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How Pac-12 football coaches are handling conference realignment topic with recruits 

Matt Zenitzby:Matt Zenitz08/03/23


For one Pac-12 assistant coach, one of the latest unanswerable questions regarding conference realignment came up during a recent conversation with a recruit.

“Does this change my NIL situation?” the recruit asked.

Lacking a great answer, the coach simply changed the subject. 

There’s a lot that right now. Recruits (and their parents) want to know as much as possible about the different scenarios with conference realignment and what it all could mean for a combination of the Pac-12, individual schools and recruits. Rightfully so.

It’s coming up, as you can probably imagine, in “a good amount” of recruiting conversations at this point, according to Pac-12 staffers.

A staffer at one Pac-12 school said it’s been more parents than recruits on their end asking those types of questions.

For others, the questions have been coming more so directly from recruits.

Unfortunately for most of these Pac-12 coaches and staffers, the information they’re getting is no greater than what’s being shared publicly. That level of unknown and the inability to give definitive answers has led to many Pac-12 team staffers taking a similar stance as what Arizona head coach Jedd Fisch shared during a press conference on Tuesday.

“Obviously I don’t know what’s happening with the conference,” Fisch said. “I don’t know what’s going to happen there. But I do know Arizona is a great brand and we’ll be just fine.”

That’s been the consistent message to recruits from staffers at most Pac-12 schools to go along with explanations for the optimism.

The Arizona State staff, for example, is confident about its outlook based on factors such as being in one of the top-five largest cities in the United States and being in close to a top-10 media market.

The staff at Stanford, meanwhile, continues to pitch recruits on being a unique combination of one of the top-ranked universities in the country and also a football program that’s won three conference championships in the last 11 years and produced the highest number of NFL draft picks among Pac-12 teams since 2012.

There are examples like that with other schools, too.

“We’ll be fine no matter what,” a Pac-12 team official said of his mindset and his team’s message to recruits.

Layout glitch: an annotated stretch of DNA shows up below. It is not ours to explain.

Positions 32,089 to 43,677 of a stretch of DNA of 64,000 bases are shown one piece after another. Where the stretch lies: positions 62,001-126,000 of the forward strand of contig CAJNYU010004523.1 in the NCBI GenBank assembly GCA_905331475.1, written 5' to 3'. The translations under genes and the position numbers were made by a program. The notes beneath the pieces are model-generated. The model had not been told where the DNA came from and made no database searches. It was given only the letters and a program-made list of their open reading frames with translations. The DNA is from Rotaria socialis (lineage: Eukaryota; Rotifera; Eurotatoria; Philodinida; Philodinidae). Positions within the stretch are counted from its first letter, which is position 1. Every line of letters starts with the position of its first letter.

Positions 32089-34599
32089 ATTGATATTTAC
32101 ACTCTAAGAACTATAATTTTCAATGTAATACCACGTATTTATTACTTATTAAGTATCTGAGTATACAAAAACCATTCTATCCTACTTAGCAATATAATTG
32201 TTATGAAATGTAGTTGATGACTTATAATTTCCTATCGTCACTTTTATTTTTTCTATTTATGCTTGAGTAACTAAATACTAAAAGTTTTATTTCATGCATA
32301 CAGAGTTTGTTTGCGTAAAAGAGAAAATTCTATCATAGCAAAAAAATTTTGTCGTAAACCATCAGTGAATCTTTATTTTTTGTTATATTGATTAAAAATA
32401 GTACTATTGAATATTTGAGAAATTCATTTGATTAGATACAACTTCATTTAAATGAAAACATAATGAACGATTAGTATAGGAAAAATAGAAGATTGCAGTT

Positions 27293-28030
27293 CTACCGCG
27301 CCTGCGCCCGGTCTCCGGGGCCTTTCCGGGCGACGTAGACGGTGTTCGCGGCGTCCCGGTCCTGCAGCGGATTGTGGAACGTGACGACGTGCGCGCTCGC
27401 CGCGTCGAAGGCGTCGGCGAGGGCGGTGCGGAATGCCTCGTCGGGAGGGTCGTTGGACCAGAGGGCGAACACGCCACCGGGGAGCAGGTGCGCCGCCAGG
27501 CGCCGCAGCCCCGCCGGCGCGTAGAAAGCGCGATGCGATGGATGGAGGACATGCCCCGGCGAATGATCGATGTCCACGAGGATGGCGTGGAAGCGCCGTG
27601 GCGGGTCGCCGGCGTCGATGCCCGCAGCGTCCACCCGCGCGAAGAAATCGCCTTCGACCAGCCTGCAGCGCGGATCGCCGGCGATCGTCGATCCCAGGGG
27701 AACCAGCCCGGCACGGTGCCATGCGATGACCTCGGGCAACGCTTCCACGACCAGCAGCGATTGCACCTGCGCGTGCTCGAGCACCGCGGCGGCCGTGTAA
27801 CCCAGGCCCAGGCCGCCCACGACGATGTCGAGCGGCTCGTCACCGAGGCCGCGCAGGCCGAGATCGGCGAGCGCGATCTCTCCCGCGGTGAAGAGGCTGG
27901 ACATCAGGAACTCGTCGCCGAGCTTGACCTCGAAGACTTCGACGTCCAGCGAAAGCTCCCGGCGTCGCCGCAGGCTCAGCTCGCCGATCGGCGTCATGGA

“Regardless of where the dominoes fall, we’re confident that we’ll be a part of the future from a college conference standpoint,” a coach at a different school said.

“For us, it’s just like: ‘Hey, whatever conference we’re going to end up in, whether it be the Pac or whatever, we’re going to be alright,’” a staffer at a different Pac-12 school added. “And in the long-term, it doesn’t really matter. These kids should be focusing more on where they’re going to school than what conference they’re playing in. So it shouldn’t factor in that much. That’s pretty much the message.”

While Oregon State and Washington State seem to be the Pac-12 schools with the most cause for concern about their positioning for moving forward, the outlook and possibilities are better for the other remaining Pac-12 schools.

Arizona, Arizona State and Utah could all end up joining the Big-12. The Big Ten’s presidents, meanwhile, authorized commissioner Tony Petitti Thursday morning to explore expansion with the top considerations being Oregon and Washington, according to ESPN.

“If I’m Colorado, if I’m Arizona (if they go to the Big-12), it brings excitement, more relevancy,” a Pac-12 coach said. “It’s a huge selling pitch as far as where college football is headed into these super leagues. Now if you’re Wazzu, if you’re Oregon State, it might be quite disheartening to go through this process right now because, if I’m one of those guys, my competitive advantage was my P5 status and playing schools like Oregon, UCLA and USC. But now I may be forced into the Mountain West.”

Of the Pac-12’s remaining schools, Oregon has the highest ranked 2024 class at No. 14 in the On3 Team Rankings. Stanford, at No. 22, is the only other Pac-12 team currently ranked in the top-30. Washington (31), Arizona (40) and Arizona State (44) are others in the top-50.

Nevertheless, recruits from states like Texas have mentioned to Pac-12 staffers about being excited with the potential opportunity to play games in their home state should a specific school end up making the move to a conference such as the Big 12.

There are other elements of conference movement that coaches believe could end up being advantages, too. Maybe even that aforementioned NIL piece of it.

“There’s a lot of uncertainty for schools,” a coach said, “but definitely some places who can kind of preach optimism.”